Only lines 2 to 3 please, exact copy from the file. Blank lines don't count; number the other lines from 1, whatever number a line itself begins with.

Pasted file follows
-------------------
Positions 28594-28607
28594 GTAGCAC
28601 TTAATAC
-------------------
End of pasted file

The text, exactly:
28594 GTAGCAC
28601 TTAATAC